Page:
Author Topic: Case Study: Large Rural family  (Read 4802 times)

Wndwmn

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Case Study: Large Rural family
« on: December 31, 2015, 05:24:09 AM »
So it's the new year and I hope to take a fresh look at our finances and see what we can do to cut costs.

Regular Income:  3200 net/month.  This is after health insurance and 5% contribution to TSP (with 5% match)

Irregular Income:  I work for a scoring company for probably 3 mos out of the year and probably earn about $3000 a year.  We also had a farmer's market stand last year and grossed around $3500. A lot of that went to pay for baby pigs and feed for pigs which we only have March-August.  Husband also cut 2 extra lawns last summer.  He bought a new lawnmower to cut them so really there was no net income there but could be this year.

Budget:

Housing:  $575 mortgage ($50 is extra principle)+80 insurance+$70 taxes=$725

Transportation:  $480 gas (45 mile commute for DH)+$150 insurance+$20 title +15 oil change=$665

Farm expenses:  $150 feed+ $200 farm related (tax deductible, but definitely add up.  For example, we currently need new tractor tires)=$350

Charitable giving:  $350 (we aim for around 10% of our income)

Groceries:  $280 (Feeding 2 adults and 5 children from 17 down to 3, but also have a garden and home grown meat and venison)

Utilities: $300 electric+$70 internet+$120 cell phone=$490.  This is an area I would like to cut, but am not sure where to start.

Gym Membership:  $50 (includes Tae Kwon Do for 4 children and 1 stressed mother :)

Miscellaneous:  This is around $200 and includes things like postage, life insurance, clothing, gifts, home repair and eating out.

Education:  This is not a regular expense, but I usually pay this out of my part time income.  We probably pay about $1500 a year to homeschool our 4 children.  I reuse as much as possible, but the two older children take an outside (paid) class.  We also have to buy some books and pay for testing at the end of the year.

Assets:  House ($290,000) + retirement ($80,000)=$370,000

Liabilities:  Mortgage ($109,000) + credit card ($3000) =$112,000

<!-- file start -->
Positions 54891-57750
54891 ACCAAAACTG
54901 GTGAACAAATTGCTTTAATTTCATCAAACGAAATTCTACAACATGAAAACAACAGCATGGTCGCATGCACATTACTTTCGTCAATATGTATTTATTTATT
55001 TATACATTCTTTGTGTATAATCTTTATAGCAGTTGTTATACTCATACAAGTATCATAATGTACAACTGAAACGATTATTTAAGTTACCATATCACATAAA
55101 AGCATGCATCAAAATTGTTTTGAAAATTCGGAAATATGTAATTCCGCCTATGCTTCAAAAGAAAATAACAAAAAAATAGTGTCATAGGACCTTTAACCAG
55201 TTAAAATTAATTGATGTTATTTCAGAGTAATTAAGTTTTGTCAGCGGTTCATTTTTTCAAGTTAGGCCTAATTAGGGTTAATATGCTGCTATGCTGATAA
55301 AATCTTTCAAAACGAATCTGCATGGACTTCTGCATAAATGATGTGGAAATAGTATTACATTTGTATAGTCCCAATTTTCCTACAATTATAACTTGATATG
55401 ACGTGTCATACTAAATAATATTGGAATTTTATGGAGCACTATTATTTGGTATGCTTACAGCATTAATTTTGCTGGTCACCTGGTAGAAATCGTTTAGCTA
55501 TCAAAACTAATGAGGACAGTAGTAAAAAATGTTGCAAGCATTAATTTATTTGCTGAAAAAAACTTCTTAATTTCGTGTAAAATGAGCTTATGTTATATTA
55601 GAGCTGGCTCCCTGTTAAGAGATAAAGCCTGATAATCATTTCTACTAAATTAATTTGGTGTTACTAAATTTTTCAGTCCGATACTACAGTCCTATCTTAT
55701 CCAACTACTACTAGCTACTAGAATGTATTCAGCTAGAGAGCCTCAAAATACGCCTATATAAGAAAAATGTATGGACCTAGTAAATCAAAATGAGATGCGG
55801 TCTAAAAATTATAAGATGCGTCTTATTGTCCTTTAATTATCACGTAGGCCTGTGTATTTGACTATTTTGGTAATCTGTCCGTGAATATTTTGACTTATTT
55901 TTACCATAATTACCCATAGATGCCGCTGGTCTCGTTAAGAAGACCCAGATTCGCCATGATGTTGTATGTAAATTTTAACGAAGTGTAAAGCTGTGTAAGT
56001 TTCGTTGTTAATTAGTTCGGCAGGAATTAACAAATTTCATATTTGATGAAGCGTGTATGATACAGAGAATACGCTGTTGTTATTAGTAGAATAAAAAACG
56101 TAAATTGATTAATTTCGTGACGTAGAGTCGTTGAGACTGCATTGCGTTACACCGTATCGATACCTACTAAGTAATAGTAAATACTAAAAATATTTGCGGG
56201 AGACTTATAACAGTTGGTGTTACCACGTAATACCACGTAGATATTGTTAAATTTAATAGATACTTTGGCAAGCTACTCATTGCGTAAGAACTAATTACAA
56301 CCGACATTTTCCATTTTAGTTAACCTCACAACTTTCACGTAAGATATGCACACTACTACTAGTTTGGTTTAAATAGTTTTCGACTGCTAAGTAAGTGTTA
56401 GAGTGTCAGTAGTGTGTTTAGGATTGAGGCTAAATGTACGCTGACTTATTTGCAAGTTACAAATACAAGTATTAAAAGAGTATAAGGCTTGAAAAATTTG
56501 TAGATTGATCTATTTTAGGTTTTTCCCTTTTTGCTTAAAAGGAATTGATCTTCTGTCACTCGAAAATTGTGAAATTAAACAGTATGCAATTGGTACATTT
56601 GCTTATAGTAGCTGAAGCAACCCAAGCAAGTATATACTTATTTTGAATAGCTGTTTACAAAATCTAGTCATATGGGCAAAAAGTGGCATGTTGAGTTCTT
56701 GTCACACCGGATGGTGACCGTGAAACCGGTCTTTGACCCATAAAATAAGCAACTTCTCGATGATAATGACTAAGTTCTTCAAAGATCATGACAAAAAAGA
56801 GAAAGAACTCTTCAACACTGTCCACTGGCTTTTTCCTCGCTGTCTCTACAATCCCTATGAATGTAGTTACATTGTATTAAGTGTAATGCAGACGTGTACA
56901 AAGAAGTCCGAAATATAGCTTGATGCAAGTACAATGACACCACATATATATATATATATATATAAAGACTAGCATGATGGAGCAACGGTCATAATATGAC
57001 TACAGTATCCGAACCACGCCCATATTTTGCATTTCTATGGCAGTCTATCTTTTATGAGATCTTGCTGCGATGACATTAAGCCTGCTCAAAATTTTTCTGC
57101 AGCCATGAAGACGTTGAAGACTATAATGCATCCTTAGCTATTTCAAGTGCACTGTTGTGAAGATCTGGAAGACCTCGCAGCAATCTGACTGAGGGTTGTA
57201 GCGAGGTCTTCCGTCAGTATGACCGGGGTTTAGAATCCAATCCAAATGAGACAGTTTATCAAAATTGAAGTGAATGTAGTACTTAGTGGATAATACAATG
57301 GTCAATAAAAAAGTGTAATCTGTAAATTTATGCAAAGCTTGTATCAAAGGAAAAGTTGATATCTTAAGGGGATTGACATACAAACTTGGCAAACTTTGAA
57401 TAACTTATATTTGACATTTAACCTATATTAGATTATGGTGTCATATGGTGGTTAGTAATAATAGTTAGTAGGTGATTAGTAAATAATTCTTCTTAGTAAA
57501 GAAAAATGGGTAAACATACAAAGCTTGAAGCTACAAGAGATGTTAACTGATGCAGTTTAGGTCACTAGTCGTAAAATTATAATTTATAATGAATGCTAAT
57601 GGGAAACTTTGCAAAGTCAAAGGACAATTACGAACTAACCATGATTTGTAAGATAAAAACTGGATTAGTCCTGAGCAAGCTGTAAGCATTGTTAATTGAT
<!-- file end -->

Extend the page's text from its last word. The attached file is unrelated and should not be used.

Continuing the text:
Net Worth:  $258,000

We look pretty good on paper, but we are always short on cash and always feeling pressured to spend more.  One big step I want to take is to sell one of our cars.  We have 4.  Even with teens, we just can't afford that many.

Any suggestions? 


thedayisbrave

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Re: Case Study: Large Rural family
« Reply #1 on: December 31, 2015, 06:48:53 AM »
Your husband's commute is killing you.  Any way to negotiate a work from home situation, even if its 1 or 2 days a week? Can he carpool with someone? Get a new job?

The cell phone is high too, if it's only for one phone (you mentioned teenagers, so not sure if you're paying for multiple).  I use Republic Wireless and my average bill is $18/mo, for unlimited text/talk and all the data I ever use (about 500MB).  The quality is crappy sometimes, but I can live with it for the massive savings.  I prefer to do things by email/text anyway.

Can the 17 year old get a part-time job and contribute? Make it part of their "education"? I started working on a farm at age 10... I suppose that wasn't legal, but I wanted a horse and the only way I could have one was if I paid for her upkeep myself...

Good job on the groceries :)

aj_yooper

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Re: Case Study: Large Rural family
« Reply #2 on: December 31, 2015, 07:24:48 AM »
Welcome to the forum!

You are doing great on the overall budget and the food budget, pretty impressive to home school your kids, and keep a farm going!  Smart too in getting the match for husband's TSP. 

1.  I would consider not paying extra on the mortgage and putting that $50/month in short term reserves to allow for easier cash flow (tractor tires, etc.).  I know it feels good to shorten the term of the mortgage, but that can be deferred now.
2.  $3000 on a credit card could be a tell that cash flow is an issue.  If it is costing interest, get rid of the balance asap. 
3.  Electric is high, but you probably use it for the farm too.  I would start out by getting the family on board to lower electric costs by turning off lights, unplugging vampires, using led or cfl s, turning off the internet at night, etc.

Hope this helps.
 

Apples

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Re: Case Study: Large Rural family